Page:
Having spent the last 40 years in management the debate over what is or is not leadership continues. Leadership; the demonstrated ability to see a vision, understand the importance of the needs of others, a willingness to change your style based on the needs of the organization and understanding that leadership happens through reinvention of self, are some examples of what I believe characterize leadership. You may often hear people tell whomever will listen about their own leadership abilities when that telling is probably a true “tell.”
For the most part they are not leaders and I would debate if they are managers. Most of these who talk about their overreaching abilities to lead or manage are seen in only one eye, their own. Please do not assume through my own definition or views that leaders are not important or correct in their own abilities but leadership and management most likely come naturally without a great deal of bravado. Great Leaders Lead with excellence and understand how, why and when. Great Mangers Manage with excellence and understand how, why and when. Most of these individuals on either side of this equation do not need to be told how to make it happen; why they need to make it happen or when they should manage or lead. It comes very naturally and without definition or permission to do what is needed. It is a natural process that each of these individuals understands clearly.
The “real” leaders and managers do not really need to be told they are great. These individuals know their true calling and that is to serve others. Yes, both of these groups are in their roles to serve the needs of others. One group, the leaders, lead toward the future and know how to make that happen without being told how to change the future of an organization. Without great managers great leaders will fail. As a result those who are truly great leaders know how to select great managers. These managers then move the vision to a reality by managing not only the people but the processes. Within this relationship a key element must exist, trust. Both roles must trust each other to do what is needed to make a difference in the organization’s outcomes. Both of these groups must leave the other alone to do what is needed. After all, the tasks, challenges and skill sets required are very different and the leaders and managers must recognize those facts.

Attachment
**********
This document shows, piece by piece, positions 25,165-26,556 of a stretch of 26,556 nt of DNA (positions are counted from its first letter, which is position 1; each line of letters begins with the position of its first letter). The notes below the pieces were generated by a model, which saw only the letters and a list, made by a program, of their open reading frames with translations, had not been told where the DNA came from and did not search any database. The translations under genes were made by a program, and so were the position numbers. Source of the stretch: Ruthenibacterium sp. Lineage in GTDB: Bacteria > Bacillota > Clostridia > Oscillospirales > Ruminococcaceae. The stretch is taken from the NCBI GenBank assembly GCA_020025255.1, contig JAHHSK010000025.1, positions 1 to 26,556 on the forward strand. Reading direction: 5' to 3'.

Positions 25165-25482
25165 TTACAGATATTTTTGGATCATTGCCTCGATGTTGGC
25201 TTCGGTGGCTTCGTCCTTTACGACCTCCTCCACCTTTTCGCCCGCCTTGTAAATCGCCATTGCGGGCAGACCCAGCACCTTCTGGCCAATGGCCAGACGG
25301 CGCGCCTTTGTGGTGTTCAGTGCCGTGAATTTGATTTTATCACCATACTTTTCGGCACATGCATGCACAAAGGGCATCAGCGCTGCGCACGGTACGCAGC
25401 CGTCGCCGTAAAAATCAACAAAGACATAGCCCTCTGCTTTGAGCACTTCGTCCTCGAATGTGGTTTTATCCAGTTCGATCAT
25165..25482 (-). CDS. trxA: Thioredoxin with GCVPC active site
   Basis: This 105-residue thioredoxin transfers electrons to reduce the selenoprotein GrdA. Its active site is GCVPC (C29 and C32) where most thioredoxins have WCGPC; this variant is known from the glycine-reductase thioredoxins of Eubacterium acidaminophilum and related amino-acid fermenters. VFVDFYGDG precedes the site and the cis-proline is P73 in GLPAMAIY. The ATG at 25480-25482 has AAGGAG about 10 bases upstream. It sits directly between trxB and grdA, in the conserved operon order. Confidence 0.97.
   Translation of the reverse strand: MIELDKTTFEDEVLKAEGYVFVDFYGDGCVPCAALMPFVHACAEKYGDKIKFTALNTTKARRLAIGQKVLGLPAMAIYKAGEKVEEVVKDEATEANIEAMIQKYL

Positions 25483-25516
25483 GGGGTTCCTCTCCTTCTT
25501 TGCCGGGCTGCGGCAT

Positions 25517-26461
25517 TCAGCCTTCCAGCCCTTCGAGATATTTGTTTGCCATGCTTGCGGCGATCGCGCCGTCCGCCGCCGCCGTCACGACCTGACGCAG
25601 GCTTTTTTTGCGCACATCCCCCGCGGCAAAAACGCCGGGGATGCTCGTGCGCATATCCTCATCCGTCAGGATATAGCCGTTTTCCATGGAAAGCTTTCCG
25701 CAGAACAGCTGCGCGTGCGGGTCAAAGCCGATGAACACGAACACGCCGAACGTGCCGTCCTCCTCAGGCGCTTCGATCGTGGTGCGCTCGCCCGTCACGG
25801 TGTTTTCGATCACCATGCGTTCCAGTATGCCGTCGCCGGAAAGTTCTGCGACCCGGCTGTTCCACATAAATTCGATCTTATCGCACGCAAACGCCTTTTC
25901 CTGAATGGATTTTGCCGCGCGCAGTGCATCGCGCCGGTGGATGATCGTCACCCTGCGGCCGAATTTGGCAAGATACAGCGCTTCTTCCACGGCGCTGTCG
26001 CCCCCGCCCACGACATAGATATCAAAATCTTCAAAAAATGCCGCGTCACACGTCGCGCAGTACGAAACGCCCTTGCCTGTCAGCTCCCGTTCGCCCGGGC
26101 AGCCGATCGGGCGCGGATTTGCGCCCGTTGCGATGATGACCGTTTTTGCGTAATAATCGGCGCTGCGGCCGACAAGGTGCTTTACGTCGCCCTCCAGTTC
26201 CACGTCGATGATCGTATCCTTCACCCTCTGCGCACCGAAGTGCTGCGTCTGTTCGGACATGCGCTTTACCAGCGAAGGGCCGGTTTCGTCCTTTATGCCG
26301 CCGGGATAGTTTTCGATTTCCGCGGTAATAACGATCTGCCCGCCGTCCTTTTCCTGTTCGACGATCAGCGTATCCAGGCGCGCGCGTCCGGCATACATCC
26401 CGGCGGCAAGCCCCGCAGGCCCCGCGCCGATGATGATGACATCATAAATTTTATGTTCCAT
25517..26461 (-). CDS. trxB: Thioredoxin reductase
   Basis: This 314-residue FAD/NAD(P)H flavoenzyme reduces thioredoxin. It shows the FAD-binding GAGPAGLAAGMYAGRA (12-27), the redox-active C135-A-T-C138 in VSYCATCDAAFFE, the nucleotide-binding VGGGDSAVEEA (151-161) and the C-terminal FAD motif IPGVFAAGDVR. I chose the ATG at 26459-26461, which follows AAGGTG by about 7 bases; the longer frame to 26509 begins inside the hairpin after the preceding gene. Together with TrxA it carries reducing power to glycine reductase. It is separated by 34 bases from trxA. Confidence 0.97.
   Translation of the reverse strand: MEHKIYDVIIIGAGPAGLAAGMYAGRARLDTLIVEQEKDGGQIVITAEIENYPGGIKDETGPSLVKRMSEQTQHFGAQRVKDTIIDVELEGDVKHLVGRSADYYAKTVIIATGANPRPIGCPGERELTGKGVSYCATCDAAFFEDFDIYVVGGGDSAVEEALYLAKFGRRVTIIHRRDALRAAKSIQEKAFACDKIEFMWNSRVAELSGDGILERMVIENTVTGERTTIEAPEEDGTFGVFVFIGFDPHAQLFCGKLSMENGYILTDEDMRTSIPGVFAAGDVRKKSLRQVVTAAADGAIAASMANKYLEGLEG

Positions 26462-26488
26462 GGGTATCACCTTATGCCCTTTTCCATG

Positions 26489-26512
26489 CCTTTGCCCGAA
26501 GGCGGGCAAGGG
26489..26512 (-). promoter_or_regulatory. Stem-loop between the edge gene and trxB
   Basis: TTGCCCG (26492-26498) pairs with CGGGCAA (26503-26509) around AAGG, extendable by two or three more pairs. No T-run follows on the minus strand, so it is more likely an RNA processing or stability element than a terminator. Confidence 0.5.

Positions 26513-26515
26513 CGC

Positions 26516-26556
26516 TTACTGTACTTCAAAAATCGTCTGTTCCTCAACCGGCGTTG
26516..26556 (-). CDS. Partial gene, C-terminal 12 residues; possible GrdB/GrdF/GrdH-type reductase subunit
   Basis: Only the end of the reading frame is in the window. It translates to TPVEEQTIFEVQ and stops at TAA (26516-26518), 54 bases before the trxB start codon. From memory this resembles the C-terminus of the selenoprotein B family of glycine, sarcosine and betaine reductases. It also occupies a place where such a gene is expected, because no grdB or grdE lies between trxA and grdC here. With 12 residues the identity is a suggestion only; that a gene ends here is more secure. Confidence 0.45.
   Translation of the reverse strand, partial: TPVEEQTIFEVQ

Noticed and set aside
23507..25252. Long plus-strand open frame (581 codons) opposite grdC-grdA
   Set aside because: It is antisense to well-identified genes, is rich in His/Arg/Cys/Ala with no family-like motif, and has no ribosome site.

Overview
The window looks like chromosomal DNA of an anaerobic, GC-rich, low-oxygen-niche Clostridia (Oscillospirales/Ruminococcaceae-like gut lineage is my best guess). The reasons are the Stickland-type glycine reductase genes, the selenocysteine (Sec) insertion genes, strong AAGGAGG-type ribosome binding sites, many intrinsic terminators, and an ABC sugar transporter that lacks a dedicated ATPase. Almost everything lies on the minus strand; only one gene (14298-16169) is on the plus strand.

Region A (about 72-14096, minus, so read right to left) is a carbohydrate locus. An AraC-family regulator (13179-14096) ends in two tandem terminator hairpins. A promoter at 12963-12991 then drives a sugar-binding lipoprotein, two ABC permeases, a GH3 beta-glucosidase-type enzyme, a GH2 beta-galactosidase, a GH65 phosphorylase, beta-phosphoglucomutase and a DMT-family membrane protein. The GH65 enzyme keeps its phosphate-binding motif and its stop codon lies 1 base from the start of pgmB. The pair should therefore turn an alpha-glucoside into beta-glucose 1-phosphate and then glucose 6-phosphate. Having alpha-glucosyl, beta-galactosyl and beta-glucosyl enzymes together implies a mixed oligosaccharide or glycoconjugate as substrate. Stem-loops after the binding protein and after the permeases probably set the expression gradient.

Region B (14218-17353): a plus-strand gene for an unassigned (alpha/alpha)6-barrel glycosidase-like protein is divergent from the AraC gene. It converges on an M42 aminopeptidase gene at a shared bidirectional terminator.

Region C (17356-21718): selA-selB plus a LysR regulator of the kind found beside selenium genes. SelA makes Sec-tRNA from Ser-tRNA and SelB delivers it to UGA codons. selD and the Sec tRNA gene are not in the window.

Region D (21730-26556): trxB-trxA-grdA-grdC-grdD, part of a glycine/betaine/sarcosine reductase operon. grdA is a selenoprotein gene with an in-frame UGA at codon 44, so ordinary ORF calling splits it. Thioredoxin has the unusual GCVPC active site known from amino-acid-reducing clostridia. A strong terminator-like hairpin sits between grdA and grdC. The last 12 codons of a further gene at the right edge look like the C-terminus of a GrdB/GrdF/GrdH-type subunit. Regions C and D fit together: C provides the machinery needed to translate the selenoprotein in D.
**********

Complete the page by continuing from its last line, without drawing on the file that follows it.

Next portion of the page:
This is often a tenuous relationship when the leader and manager roles are not clearly defined or one member of these two distinct groups believe that power is more important than understanding each other’s roles, responsibilities, needs and separate skill sets. A very important characteristic other than trust is integrity and with that a willingness to do the right thing, always. With trust and integrity comes an honest understanding that not everyone can be in charge, lead or manage. Someone needs to follow the lead and someone needs to make it happen. There is a big difference in who does what! Management is very important and with the right leadership that understands the difference, it can be GREAT.